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Ethiopian Juniors benefit from experience of Wami

Ethiopian Juniors benefit from Wami's experience

16 March 2000 - Vilamoura, Portugal - Ethiopian girls have lifted the last two junior women individual and team titles at the IAAF World Cross Country Championships and it will be no surprise to many pundits if they notch up a hat trick of triumphs in Vilamoura.

Much of the credit is due to the Ethiopian coaches who, smarting from finishing behind bitter rivals from Kenya for much of the 1990s, instituted new policies to bring about more consistent success other than just relying on individual stars such as Derartu Tulu to shining brightly.

But the reigning world cross country champion Gete Wami has also had a hand in the triumphs of Yimenashu Taye in 1998 and Werknesh Kidane last year.

"I've talked to them a lot and told them about what happened to me in the past," Wami explained.

"When I first started running at a high level there were not so many Ethiopian women who I could turn to for advice, only Derartu Tulu, so I hope these girls learn about things quicker than I did."

Wami passes on not just training and race ideas but also her vast experience about what happens at big international meetings in what might otherwise be strange and intimidating environments - vital and practical advice for a young athlete who has not competed outside her own country.

"I really started by helping Yimenashu before she won in 1998, because I knew her quite well and we had trained together," Wami commented.

Another to benefit from her advice was Merima Hashim, who finished sixth in last year's junior women's race and was the third scorer in the gold medal winning team.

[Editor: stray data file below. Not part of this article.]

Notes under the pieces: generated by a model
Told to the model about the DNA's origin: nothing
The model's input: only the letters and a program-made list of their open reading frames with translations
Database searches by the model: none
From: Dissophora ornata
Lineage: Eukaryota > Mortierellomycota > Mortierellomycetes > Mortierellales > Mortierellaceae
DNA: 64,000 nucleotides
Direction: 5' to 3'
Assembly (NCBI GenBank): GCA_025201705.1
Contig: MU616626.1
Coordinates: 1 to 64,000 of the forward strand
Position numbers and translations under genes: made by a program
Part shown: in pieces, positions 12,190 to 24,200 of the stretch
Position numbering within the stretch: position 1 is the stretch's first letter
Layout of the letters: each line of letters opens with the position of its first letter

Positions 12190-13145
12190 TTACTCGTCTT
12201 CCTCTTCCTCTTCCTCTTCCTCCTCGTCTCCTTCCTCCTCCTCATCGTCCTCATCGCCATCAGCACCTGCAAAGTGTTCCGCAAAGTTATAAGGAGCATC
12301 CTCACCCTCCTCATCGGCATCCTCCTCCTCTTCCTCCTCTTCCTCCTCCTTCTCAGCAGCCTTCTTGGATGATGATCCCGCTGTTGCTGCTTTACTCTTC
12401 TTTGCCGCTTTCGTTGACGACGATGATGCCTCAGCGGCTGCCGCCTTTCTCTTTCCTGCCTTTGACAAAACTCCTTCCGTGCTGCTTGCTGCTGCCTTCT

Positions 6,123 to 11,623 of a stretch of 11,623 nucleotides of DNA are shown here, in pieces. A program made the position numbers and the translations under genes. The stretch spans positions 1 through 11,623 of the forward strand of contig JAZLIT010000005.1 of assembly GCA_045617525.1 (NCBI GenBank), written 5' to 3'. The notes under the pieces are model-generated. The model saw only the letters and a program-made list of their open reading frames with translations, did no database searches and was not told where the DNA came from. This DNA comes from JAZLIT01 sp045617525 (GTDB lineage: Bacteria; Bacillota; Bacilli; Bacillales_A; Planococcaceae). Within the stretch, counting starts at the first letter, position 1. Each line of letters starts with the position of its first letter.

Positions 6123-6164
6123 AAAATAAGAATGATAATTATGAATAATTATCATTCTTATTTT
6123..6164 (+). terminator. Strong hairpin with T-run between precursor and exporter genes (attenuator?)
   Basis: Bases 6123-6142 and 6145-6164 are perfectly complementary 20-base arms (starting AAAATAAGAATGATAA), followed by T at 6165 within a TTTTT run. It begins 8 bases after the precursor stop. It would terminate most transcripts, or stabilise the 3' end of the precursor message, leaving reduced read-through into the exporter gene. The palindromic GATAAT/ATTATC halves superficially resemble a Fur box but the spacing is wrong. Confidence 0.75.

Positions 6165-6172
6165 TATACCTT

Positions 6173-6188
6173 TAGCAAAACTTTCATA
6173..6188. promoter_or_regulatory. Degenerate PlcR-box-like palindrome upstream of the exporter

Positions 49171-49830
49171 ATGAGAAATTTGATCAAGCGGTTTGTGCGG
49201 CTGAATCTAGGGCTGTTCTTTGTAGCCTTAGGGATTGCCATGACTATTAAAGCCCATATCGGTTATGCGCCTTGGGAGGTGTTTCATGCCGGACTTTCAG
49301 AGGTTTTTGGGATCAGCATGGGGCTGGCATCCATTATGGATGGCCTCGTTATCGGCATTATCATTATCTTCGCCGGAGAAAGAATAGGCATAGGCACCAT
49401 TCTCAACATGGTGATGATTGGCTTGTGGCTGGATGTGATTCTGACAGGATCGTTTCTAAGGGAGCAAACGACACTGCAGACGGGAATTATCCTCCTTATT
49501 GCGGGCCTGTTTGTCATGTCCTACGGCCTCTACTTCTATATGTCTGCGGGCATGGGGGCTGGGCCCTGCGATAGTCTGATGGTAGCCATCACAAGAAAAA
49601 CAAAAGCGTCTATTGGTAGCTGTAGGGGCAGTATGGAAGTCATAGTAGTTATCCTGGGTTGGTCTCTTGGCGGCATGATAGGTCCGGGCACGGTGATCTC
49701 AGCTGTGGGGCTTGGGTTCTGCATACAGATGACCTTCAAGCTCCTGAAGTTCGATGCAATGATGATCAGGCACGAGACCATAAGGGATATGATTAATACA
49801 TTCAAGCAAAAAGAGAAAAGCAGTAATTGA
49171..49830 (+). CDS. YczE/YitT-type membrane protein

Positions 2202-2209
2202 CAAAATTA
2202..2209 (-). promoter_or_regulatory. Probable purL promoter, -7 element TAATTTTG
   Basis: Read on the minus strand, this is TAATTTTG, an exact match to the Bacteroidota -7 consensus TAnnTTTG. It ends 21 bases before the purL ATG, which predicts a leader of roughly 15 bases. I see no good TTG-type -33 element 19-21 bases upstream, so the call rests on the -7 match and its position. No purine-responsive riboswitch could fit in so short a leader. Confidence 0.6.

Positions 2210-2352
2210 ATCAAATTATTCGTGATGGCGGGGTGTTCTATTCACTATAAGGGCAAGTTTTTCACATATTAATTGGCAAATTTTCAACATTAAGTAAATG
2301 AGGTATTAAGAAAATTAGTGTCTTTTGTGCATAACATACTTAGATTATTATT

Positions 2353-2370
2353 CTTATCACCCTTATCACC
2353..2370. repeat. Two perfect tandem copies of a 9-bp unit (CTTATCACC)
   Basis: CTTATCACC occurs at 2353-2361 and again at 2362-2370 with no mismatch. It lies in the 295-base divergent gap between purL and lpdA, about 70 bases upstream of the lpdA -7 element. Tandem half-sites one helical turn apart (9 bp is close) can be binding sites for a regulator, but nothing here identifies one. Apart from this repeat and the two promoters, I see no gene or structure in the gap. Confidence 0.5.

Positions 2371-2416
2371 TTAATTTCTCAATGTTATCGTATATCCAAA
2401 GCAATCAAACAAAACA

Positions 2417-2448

"This year I expect the Ethiopian junior women to do very well again, especially because Werknesh is still eligible to run in the junior race. She will be very hard to beat," she added.

Kidane stands an outstanding chance to become the first junior woman to retain her title since the event was first contested in 1989.

"However any team success depends on individuals, rather than any special team tactics. Unlike the Kenyans, we don't have quite the same strength in depth in our team. Success depends on the individual athletes themselves rather than executing a particular plan because although we have great runners, one or two may have a bad day and then the plan fails," Wami admitted.

"I was surprised a little bit by the junior teams success in Belfast. Usually Ethiopian runners, especially juniors, do well on flat and dry courses - which is one of the reasons I am saying 'watch what will happen in Vilamoura'," Wami added ominously.

The country with the biggest ambition of dethroning Ethiopia is, of course, Kenya. Kenya has won the junior women's team trophy on eight of the 11 occasions it has been contested, as well as lifting the individual title on four occasions.

The most prominent member of this year's squad is the Kemelit Primary schoolgirl Alice Timbilil, who at just 16 won the 1999 Kenya 10,000m title on the track.

Timbilil triumphed despite a background which seems austere even by the standards of many fellow Kenyans and Ethiopians. She lives in a mud hut with a traditional thatched roof with no electricity, phone or running water.

At the time one Kenyan newspaper described her success with the headline 'Timbilil Slays Giants' and a visitor from the respected US magazine Track and Field News recently noted her school was so proud of her achievement that a copy of the paper still hangs outside her headmaster's office.

If Timbilil restores Kenyan pride and beats Kidane on Saturday, to add another world title to the IAAF World Youth 3,000 gold medal she won last summer, you can be sure that more space on her school walls will have to be found.

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